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Jordan Sangid in EECS Lab

Amplified Frequencies: Jordan Sangid rocks the analog road from power chords to power research

By Randall Brown

Jordan Sangid’s path to analog signal processing research began in a different kind of “lab” from those in the Min Kao building, but just a few blocks away.

Sangid earned his first bachelor’s degree, in history with a religious studies minor, while also working as the live-sound engineer/bartender/manager at the Longbranch Saloon. This legendary, now-defunct bar and music venue was near campus on Cumberland Avenue, a.k.a. “The Strip.”

“I really liked working around music and meeting interesting people every night,” he said. “I thought that’s what I was going to do for a living, and that the history degree was just something I had on my résumé for when I was ready for the next level—whatever that was.”

The next level sneaked up on him via infrastructure needs specific to music halls. After many a weekend of rowdy rock’n’roll shows, he was left with a pile of broken microphone and speaker cables.

“The first couple of times we took the cables to Rik’s Music to be fixed, but it was too expensive and took too much time to get them back,” said Sangid. “I was gifted a $10 Radio Shack soldering iron by the owner of the bar, John Stockman, and my life was changed.”

He worked with electronics wiz John Stembridge, known around Knoxville as “The Sound Doctor,” to beef up the venue’s sound system, but grew more frustrated as ongoing problems grew bigger than he could fix on his own.

“I started taking night classes at Pellissippi State Community College to learn more about electronics and hoped to save the bar some money,” said Sangid.

He soon found himself at UT working towards a second bachelor’s degree. He gravitated toward the field of analog electronics and took classes with Benjamin Blalock, the Blalock-Kennedy-Pierce Professor in the Min H. Kao Department of Electrical Engineering and Computer Science.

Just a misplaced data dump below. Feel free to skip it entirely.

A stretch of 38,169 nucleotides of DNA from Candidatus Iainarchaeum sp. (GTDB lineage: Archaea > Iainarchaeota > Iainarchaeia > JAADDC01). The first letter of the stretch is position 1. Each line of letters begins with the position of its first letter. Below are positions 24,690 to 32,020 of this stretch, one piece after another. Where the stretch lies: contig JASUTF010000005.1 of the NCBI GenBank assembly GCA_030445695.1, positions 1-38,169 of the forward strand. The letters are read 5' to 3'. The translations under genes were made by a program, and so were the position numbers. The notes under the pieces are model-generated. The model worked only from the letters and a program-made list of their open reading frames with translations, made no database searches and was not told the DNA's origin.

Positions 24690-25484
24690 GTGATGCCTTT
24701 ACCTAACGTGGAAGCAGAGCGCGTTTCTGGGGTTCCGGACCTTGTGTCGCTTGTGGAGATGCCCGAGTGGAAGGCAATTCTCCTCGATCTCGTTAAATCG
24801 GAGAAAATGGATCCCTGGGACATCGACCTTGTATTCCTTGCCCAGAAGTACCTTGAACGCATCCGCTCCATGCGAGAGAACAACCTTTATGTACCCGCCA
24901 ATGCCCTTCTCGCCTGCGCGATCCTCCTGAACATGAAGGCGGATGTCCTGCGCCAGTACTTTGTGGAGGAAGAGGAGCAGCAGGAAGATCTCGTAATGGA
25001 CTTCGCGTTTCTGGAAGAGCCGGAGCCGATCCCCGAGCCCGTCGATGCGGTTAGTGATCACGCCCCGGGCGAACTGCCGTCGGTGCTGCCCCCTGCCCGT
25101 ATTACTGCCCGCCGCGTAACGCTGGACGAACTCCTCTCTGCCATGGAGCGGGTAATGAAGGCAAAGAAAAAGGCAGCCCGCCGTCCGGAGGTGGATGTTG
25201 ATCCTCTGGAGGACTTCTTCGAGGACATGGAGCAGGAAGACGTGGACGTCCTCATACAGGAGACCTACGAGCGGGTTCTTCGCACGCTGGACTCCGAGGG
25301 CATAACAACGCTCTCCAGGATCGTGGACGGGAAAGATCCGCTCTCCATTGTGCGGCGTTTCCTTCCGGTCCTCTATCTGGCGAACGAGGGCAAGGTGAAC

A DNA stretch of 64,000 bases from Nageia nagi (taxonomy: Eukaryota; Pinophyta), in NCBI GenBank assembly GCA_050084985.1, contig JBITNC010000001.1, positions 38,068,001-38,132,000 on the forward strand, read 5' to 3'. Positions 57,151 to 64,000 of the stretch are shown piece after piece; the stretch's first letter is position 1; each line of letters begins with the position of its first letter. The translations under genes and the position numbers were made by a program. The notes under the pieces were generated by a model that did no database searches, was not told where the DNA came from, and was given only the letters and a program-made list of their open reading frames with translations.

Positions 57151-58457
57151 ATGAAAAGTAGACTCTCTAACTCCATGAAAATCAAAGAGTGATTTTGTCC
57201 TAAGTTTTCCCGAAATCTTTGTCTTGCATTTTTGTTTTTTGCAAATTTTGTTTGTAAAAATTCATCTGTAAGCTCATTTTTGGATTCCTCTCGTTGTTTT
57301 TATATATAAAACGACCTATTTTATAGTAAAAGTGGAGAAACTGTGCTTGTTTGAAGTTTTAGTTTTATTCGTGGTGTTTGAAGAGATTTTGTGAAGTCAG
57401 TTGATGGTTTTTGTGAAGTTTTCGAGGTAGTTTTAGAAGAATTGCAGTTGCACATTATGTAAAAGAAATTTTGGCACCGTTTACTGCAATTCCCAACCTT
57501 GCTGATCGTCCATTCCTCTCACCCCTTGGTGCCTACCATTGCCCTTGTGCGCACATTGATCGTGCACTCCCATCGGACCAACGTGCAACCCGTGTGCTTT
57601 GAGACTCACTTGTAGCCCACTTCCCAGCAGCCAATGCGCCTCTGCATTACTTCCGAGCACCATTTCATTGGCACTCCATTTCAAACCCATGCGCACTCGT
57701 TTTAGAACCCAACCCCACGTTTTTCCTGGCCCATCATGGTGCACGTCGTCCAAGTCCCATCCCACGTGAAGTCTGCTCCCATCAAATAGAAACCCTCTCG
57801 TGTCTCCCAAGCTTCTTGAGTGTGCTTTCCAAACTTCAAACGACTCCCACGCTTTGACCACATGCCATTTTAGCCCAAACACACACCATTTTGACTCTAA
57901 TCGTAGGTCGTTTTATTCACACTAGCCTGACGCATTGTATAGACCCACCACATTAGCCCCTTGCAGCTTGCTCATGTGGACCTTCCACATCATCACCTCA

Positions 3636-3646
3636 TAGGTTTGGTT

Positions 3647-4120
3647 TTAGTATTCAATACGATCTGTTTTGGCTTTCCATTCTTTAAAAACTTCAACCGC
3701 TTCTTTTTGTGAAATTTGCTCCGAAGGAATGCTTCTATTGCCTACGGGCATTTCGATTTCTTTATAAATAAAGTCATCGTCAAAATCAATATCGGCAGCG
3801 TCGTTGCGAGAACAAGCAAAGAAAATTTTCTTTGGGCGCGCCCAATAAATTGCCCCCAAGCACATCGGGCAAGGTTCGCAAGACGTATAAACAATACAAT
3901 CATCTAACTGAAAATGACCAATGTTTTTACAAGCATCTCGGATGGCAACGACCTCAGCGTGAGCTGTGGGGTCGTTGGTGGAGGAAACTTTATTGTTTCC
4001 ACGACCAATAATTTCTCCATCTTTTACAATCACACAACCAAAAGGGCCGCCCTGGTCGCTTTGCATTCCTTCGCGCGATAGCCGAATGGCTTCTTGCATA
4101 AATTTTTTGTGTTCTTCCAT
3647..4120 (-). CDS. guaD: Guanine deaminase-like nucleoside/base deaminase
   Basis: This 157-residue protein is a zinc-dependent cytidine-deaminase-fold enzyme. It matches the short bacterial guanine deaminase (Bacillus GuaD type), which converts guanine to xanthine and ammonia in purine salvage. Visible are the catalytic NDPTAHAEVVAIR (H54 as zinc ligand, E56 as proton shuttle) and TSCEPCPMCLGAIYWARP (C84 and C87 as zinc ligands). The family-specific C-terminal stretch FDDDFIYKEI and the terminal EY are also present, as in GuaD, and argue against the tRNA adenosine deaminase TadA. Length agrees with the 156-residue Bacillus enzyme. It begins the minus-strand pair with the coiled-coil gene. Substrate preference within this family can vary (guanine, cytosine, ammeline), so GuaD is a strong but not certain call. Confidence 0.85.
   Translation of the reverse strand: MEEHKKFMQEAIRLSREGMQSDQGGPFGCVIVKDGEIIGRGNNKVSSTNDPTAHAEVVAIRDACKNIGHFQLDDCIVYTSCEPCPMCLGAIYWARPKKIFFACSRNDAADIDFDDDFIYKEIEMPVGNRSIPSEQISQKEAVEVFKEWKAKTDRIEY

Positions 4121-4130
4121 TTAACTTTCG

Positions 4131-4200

“Professor Blalock recruited me as an undergraduate research assistant to assist with printed circuit board (PCB) design and assembly,” said Sangid. “PCB design became my specialty and I’ve given direct assistance on nearly every PCB that has come through our lab since I’ve been here.”

Analog Amplifier made by Jordan Sanger

Close-up of an analog amplifier circuit made by Jordan Sangid.

He forged ahead into graduate studies. Blalock invited him to join his research team and pointed him toward the CURENT research center and the Department of Energy’s Wide Bandgap Traineeship, a fellowship for graduate students in power electronics. Sangid designed a GaN Class D Audio Amplifier as a Master’s thesis project within that traineeship.

“I participated as much as I could in CURENT activities to show the appreciation I had for the generous fellowship,” said Sangid. “For my two years, I served as the Chief of Professional Development in the CURENT Student Leadership Council and organized multiple events and seminars.”

His ongoing participation earned him notice as a 2019 Outstanding Graduate Teaching Assistant and his scholarship earned him a Bodenheimer Fellowship—a pair of accolades that a younger Sangid would not have expected.

“I was a big joker in high school and didn’t really try that hard,” he recalled. “I was always told that I wasn’t very good at math and science and I should probably study something else, so I did.”

He overcame those doubts, though, and has no regrets for his pre-engineering years.

“History was awesome,” he said. “It was like constant story time and I learned tons of Jeopardy facts.”

Sangid ultimately hopes that a career in analog electronics engineering helps him retain portions of his “rock’n’roll lifestyle.”

“My end goal has always been to have a job where I don’t have to wear a tie,” he said. “The more advanced degree you have in analog electronics, the less formal you have to dress. I’m targeting Crocs-with-socks now.”